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Places for warming up to winter’s mysteries and fun

By Shira Springer
Globe Staff / January 10, 2010

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Henry gravitates toward trouble. To be fair, my hyper-curious nephew is only 10 months old and trouble largely consists of trying to eat his toy piano and doing pull-ups with the oven door handle.

But his parents know New England winters to come will be a challenge. Henry will need things to do and places to go when cold weather sets in and he might feel like tearing up the house. And his parents will need something to keep them from tearing out their hair.

So, with Henry and every cooped up child in mind, here are some suggestions for kid-friendly winter getaways. They offer a chance to explore, to learn how things work, to escape from frigid temperatures, or to experience winter in a new way. Consider them sanity savers.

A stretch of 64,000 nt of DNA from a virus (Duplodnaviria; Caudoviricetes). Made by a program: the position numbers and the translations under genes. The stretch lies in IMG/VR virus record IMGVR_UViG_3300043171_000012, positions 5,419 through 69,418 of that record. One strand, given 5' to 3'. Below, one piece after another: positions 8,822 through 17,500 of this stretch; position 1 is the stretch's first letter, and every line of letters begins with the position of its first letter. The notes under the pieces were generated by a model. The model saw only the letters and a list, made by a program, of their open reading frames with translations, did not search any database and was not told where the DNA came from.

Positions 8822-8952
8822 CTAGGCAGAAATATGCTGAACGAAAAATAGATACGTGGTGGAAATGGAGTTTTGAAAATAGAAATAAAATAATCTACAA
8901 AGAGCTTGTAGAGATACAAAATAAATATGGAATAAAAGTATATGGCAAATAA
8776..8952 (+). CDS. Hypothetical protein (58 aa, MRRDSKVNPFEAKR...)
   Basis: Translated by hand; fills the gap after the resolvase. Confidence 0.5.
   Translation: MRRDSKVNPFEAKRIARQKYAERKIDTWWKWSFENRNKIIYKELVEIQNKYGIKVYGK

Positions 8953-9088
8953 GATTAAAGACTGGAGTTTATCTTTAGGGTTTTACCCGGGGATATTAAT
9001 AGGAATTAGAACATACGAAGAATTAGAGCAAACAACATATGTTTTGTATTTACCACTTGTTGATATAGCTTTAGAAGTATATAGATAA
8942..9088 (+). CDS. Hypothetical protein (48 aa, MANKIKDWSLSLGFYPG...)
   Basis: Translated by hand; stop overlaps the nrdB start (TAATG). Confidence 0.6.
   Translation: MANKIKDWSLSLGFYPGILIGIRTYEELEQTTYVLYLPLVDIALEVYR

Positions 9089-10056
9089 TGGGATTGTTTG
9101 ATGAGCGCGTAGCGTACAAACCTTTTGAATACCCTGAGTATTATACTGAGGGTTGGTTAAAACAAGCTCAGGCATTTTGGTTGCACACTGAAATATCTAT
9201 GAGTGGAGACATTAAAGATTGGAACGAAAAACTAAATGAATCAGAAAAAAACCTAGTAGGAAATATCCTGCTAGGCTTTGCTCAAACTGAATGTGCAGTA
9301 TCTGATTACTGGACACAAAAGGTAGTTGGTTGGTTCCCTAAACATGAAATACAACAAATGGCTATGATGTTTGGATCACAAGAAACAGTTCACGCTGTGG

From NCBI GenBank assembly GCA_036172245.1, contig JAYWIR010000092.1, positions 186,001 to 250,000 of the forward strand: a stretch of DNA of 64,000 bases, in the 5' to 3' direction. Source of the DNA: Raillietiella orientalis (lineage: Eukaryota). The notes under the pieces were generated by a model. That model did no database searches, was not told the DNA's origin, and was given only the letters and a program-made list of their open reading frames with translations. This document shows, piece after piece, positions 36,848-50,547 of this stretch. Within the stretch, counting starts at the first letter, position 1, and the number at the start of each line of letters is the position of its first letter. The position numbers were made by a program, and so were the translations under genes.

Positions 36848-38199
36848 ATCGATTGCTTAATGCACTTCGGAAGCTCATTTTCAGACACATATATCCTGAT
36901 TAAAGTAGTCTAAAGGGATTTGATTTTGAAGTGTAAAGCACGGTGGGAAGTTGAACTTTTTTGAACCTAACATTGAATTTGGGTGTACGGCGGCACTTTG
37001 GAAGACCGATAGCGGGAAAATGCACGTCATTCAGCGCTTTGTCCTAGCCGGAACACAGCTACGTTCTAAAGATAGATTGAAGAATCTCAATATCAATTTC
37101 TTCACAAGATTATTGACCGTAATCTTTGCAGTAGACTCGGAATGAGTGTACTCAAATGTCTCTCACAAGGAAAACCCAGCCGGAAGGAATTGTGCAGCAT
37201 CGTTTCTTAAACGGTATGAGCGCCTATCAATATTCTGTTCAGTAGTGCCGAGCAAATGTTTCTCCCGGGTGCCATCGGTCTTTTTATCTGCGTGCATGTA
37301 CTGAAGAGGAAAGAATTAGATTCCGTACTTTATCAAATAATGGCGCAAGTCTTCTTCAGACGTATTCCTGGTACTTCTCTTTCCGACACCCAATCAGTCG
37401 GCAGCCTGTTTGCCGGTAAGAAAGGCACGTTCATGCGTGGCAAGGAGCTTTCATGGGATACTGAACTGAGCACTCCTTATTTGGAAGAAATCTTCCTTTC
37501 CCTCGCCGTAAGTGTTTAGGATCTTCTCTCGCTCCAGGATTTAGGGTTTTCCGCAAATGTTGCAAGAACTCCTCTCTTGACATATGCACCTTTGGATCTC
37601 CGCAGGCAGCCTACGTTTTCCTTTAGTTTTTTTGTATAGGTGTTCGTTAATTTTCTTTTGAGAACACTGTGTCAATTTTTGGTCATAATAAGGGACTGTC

Montshire Museum of Science, Norwich, Vt.

Children building forts is a time-honored tradition. With its annual Igloo Build (Feb. 13), the Montshire teaches youngsters how to construct the ultimate cold-weather shelter, then lets them make their own, block by block. The workshop is an extension of the museum’s philosophy, which emphasizes the process of discovery through hands-on experiences. “Parents have a hard time dragging their kids out of their igloos,’’ said Bert Yankielun, who has directed the Igloo Build for over 20 years. “The only thing that gets them out is that some kids find it even more fun to destroy the igloos when they’re finished.’’ He recommends the Igloo Build for kids “5 to 150 years old.’’ Outside are plenty of nature trails to explore. Inside, more than 60 science-related exhibits await, covering such topics as weather, astronomy, light and vision, motion, and environment. 1 Montshire Road, 802-649-2200, montshire.org, daily 10 a.m.-5 p.m., adults $10, ages 2-17 $8, under 2 free, Igloo Build free with museum admission.

Eden Dog Sledding, Eden Mills, Vt.